Store environments are overwhelmingly stimulating for the human brain. In order to manage the thousands of products available for purchase, the brain employs what we call the Navigational Hierarchy—a filtering sequence to narrow the search for the sought-after product. Our brain unconsciously cycles through the elements that distinguish products from each other, beginning broadly with package shape and then homing in on color, followed by key visuals, and finally, words.  

Our next four blog posts will walk through the importance of these design elements and share insights and considerations to make your packaging a success. 


Shape (or form) refers to the package structure itself or the structure projected by the package. It is typically used to distinguish categories and/or help specific brands stand out as it is the easiest element for our brains to identify. Brands must consider the category context of their form choice when innovating or renovating because fitting in while standing out is one of the main challenges. Another factor is a package’s usability and whether making a change presents a benefit. As shape is the only part of the navigational hierarchy that directly plays a part in product experience, if it is not useful or creates a poor product experience, it risks being deselected next time.  

Category Norms

Many categories have a signature shape for which shoppers intrinsically know to look. Even as more brands have joined the deodorant aisle, the classic stick shape remains dominant. Honey is sold in many types of vessels but when prompted to conjure an image in one’s mind, the default is often the iconic plastic bear-shaped bottle.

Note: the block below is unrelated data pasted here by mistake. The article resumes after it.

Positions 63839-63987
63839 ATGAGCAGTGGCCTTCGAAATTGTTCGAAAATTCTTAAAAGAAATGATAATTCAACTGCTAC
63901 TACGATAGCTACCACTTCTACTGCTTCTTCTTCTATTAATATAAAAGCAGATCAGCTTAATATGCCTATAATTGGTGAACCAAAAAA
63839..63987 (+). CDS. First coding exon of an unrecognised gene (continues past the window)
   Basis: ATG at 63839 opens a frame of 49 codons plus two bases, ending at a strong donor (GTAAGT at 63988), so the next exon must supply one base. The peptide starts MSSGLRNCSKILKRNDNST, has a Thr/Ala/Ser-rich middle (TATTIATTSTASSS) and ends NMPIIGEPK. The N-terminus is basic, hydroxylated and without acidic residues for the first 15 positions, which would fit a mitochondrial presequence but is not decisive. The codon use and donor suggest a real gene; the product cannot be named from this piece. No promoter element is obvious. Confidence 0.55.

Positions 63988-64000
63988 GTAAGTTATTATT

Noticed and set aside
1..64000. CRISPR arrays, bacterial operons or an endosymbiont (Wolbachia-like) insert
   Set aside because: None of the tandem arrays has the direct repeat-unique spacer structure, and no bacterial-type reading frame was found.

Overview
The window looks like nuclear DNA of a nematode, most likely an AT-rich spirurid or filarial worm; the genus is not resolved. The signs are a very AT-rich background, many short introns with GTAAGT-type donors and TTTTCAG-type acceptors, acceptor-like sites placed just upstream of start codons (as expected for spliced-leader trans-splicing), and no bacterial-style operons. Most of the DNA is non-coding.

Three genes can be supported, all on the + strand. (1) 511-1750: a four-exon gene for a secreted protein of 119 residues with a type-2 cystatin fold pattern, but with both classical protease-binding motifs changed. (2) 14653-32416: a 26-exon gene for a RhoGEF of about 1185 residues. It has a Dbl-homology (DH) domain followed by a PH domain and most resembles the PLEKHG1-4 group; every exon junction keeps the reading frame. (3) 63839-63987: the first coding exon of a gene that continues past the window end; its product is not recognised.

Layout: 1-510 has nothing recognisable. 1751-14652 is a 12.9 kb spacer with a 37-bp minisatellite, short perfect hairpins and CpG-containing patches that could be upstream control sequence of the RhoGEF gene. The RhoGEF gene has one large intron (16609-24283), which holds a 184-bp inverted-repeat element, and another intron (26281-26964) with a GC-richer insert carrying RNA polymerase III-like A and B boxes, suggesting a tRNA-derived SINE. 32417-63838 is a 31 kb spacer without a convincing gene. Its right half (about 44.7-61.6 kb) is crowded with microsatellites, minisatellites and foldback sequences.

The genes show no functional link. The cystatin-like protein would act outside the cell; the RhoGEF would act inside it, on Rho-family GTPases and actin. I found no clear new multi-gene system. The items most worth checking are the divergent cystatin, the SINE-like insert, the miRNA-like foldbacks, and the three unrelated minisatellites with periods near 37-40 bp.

Sometimes going against norms can be an effective way to break through. The milk category traditionally has two forms—the gallon jug and the half gallon carton. When Fairlife entered the milk category, they offered a brand-new, unique bottle shape that allowed it to stand out and be perceived as different than the other milk options. While their product is similar to other dairy milks, it offers unique benefits; using structure to establish different expectations for the offering when it launched was key.  

But there is risk in deviating too far from category norms. By going against the expected form, shoppers may automatically deselect a product with an incongruent form while navigating that section. As the movement toward more plastic-free package alternatives gains steam, those products risk being alienated from the consideration set when the resulting package shape deviates from traditional expectations.  

Brand Identification

Shape can also aid in navigating within a category. The candy category comes with many different shape expectations that are meant to fit and standout within the boxes they are typically displayed in. If you are looking for a filled chocolate bar, a flat chocolate bar, or a bag of candies, you have set shape expectations. Toblerone, a chocolate bar nearly the same product as a typical flat candy bar, created a product and packaging that is completely different. Using a prism package shape, Toblerone stands out differently in the category; it’s instantly recognizable cultural touchstone, and the unique form suggests a more premium product.  

Other times, shape provides a specific benefit that also builds the brand. Launched in the late 60s, Pringles were created in response to consumer complaints about broken and stale chips in traditional foil bags. Made with a novel formula, this uniquely shaped product required packaging that met consumer concerns and stood out on shelf. The resulting cylinder succeeded in its purpose and made Pringles a familiar, one-of-a-kind brand. As a result, a new crisp chip subcategory has emerged over the years that utilizes a similar product and packaging type, but none have achieved the recognition that Pringles has earned.  

Shape is Just the Beginning

Shape is a powerful design attribute when attempting to capture shopper attention at the first moment of truth. It sets category norms, aids in brand identification, and can set expectations for the product experience. But the battle to win-at-shelf is not achieved by package shape alone. In our next post, we’ll talk about the role color plays in making sure your product is seen, understood, and wanted. 

In the mean time, check out our white paper, How to Win At-shelf! We touch on each element of the Navigational Hierarchy and dive into the other factors that determine success on store shelves.


Leave a Reply

%d bloggers like this: